Craft in the time of COVID

Guest Blogger Lauren Baker shares her research and internship experience during COVID.

There are any number of unexpected encounters when you are part of a PhD programme, but a global pandemic was not something that I had factored into my third year timeline. However, if there is one thing I have taken away from my time working towards my PhD, it is the need to adapt to uncertainty. My doctoral research is focussed on contemporary craft in Scotland, and the role organisations take in developing the career pathways of practitioners. Having always worked in the industry, I am passionate about the exceptional people in this relatively small sector and advocating for their futures. So when I had the opportunity to undertake an international internship, I knew exactly who I wanted to work with.

Since the Summer of 2019, I had been co-ordinating an internship with my dream organisation – the American Craft Council (ACC). I knew about the dedication of the organisation, its programme of events, and its very unique asset of a dedicated craft library and archive. I spent time chatting with the ACC team via Skype, aligning our values, and getting to know about their strategies for the future. I devoted time to creating a project plan that combined these elements, utilising my skills as a researcher and offering them project outcomes that met their own strategic goals. This was distilled into a number of project agreements and training programmes that could satisfy the application for funding, the sponsorship for the visa application, and the needs of my university and supervisory team. It felt like an epic push, but when I walked away from my Visa interview at the US Embassy on a cloudy Tuesday morning with the final approval, it felt great to know I would be in Minneapolis in just a week! As I waited for my passport to be posted back to me, it became pretty clear that I wasn’t going anywhere – by the end of that week, my University had ceased all international travel, and the USA had introduced travel bans.

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To lose this opportunity at the very last hurdle, when I had worked so hard, left me pretty gutted. I spent a solid day watching the news, and desperately piecing together documents that argued why my University should let me travel to the USA. Over that weekend, I had to come to terms with the fact that it wasn’t going to happen: pretty much every craft event had been cancelled for the foreseeable anyway, there wouldn’t be anywhere to gather project data. My main concern shifted to the extent to which this kind of global event would impact on small businesses like those found in craft and the creative economy – with markets, exhibitions, and retail spaces closing across the world, craft practitioners would see a significant loss of sales, not to mention cancellations of freelance contracts for design work, teaching, or facilitation. How would practitioners tackle this? What would organisations need to do to help them manage it? I quickly realised there was a whole new project plan lying ahead of me.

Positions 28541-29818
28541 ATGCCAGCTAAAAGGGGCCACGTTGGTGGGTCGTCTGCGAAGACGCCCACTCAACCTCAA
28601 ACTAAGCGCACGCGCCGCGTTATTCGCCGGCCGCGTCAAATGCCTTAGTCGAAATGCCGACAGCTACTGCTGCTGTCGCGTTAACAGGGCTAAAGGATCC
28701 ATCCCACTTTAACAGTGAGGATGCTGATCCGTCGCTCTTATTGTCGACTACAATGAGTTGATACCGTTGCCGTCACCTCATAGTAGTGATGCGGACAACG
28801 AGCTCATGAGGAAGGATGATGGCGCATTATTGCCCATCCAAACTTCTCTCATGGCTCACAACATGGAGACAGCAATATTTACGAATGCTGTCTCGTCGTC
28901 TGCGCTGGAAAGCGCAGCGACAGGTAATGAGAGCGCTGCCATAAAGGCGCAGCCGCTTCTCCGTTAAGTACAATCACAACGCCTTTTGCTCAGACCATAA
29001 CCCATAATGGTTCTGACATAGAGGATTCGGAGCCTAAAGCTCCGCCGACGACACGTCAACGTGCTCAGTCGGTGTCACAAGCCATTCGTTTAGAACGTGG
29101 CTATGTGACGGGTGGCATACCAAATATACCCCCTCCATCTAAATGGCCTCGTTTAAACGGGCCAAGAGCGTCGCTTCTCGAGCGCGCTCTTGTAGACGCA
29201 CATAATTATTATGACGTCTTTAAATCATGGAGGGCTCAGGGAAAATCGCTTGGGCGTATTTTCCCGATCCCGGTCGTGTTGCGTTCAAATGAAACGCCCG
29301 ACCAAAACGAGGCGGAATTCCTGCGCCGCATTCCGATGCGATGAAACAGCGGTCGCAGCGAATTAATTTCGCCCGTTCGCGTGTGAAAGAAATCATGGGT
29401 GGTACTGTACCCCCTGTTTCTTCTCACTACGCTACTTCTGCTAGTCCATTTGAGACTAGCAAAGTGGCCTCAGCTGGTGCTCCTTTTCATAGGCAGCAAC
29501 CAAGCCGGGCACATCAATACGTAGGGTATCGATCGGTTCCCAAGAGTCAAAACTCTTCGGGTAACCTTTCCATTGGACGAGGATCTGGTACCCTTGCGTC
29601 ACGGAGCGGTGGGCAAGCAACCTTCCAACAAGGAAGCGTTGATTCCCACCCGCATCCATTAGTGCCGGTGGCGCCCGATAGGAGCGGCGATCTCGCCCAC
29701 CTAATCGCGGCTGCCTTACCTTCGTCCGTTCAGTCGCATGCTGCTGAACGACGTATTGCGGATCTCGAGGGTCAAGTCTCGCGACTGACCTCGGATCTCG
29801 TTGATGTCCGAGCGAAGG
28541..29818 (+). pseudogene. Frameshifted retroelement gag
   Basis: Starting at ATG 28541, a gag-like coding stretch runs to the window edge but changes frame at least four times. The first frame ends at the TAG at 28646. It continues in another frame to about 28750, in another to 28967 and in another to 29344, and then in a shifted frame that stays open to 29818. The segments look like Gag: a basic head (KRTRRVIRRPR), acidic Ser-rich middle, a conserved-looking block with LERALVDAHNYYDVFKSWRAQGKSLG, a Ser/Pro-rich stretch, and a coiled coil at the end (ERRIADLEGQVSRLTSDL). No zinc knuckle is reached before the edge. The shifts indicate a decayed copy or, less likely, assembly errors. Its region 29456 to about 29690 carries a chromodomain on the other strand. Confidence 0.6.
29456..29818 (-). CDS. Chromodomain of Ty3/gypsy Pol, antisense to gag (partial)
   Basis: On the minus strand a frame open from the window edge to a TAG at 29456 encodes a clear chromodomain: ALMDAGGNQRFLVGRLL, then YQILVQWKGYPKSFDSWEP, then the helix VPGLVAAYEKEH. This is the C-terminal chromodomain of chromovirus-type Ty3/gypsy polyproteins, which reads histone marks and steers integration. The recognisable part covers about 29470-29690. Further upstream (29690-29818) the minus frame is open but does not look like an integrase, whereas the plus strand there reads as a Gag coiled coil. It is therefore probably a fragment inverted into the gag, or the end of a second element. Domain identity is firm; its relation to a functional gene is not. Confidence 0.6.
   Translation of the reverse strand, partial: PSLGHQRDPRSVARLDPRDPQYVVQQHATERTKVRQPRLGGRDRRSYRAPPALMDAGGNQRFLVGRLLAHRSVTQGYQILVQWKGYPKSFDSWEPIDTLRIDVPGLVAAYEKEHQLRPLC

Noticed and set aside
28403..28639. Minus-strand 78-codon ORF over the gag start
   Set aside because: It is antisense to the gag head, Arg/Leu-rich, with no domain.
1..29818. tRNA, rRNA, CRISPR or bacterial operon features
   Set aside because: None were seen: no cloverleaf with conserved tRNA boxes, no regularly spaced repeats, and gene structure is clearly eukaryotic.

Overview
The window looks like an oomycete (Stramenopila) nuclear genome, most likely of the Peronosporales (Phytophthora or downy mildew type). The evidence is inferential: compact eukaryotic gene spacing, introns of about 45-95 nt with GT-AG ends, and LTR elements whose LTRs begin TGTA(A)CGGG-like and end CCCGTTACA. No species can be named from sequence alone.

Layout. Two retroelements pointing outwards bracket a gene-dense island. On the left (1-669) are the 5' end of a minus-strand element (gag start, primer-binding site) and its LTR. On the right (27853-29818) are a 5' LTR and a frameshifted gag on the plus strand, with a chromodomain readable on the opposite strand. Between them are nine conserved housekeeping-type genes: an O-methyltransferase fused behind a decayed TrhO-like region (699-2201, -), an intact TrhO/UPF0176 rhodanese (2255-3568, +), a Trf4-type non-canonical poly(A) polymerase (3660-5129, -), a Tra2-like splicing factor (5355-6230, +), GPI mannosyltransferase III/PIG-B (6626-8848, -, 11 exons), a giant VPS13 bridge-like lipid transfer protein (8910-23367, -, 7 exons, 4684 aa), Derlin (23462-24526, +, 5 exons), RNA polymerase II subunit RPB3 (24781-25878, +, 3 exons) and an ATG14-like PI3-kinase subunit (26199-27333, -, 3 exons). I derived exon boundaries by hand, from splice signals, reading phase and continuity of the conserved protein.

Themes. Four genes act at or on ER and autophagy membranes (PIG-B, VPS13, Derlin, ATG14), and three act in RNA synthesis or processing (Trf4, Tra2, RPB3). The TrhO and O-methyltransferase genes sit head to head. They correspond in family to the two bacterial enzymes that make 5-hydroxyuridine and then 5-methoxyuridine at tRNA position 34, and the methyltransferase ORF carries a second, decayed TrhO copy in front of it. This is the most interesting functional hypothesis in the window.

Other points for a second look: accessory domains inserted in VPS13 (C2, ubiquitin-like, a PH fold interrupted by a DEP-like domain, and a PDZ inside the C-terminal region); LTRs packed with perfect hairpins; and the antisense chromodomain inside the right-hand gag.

Swiftly reframing my plans, and gaining approval from the many stakeholders, I now find myself working from my kitchen table, hunting out useful resources for craftspeople, gathering examples of how they’ve adapted to new ways of working, and moderating weekly online forums of hundreds of practitioners. I’ve had to completely recalibrate many of my expectations about this project, and there’s still a lot of uncertainty: What will the outcomes be? How will the organisation make best use of this info? Am I using the Slack channel properly?? Does my kitchen look a mess over Zoom??? But I’m realising it’s important to take time to be kind to yourself, accept that everyone is working differently, and give yourself the space to acclimatise. It’s so easy to pile pressure on ourselves for productivity in academia, but what is most important right now is ensuring everyone is safe and well. There’s so much we can’t control, so let’s focus on what we can: simply doing whatever you can, wherever you are.

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You can follow me on Instagram @doctorlozzo, or if you want to chat craft, corona, or crushed dreams (just kidding!) you can email me at l.e.baker@dundee.ac.uk

Image Descriptions and Credit

Featured Image: I’m massively lucky that the PhD has provided me opportunities to travel and research, like my trip to wholesale tradeshow NY NOW in Feb 2020 (picture shows a busy conference centre entrance, with many banners reading ‘Retail Renaissance’ and ‘NY NOW’, surrounded by queueing people. Additional images show brightly coloured products on display in stands, including neon signs, stationery, and a cut out Godzilla).

Pic 2 – It was almost all worth it for the super interesting experience of the US Embassy in London, but I definitely celebrated my departure a little too soon (picture shows the US Embassy in London,  which is textured silver building, with the US flag flying in the foreground, with am emoji saying ‘USA is calling’.

Pic 3 – So now my residency is a lot less in the ACC archives in Minneapolis, and a lot more in my kitchen (picture shows my silver laptop, notebooks, tea mug and speaker on my wooden kitchen table, with the background view of my partner’s socks drying on the radiator).

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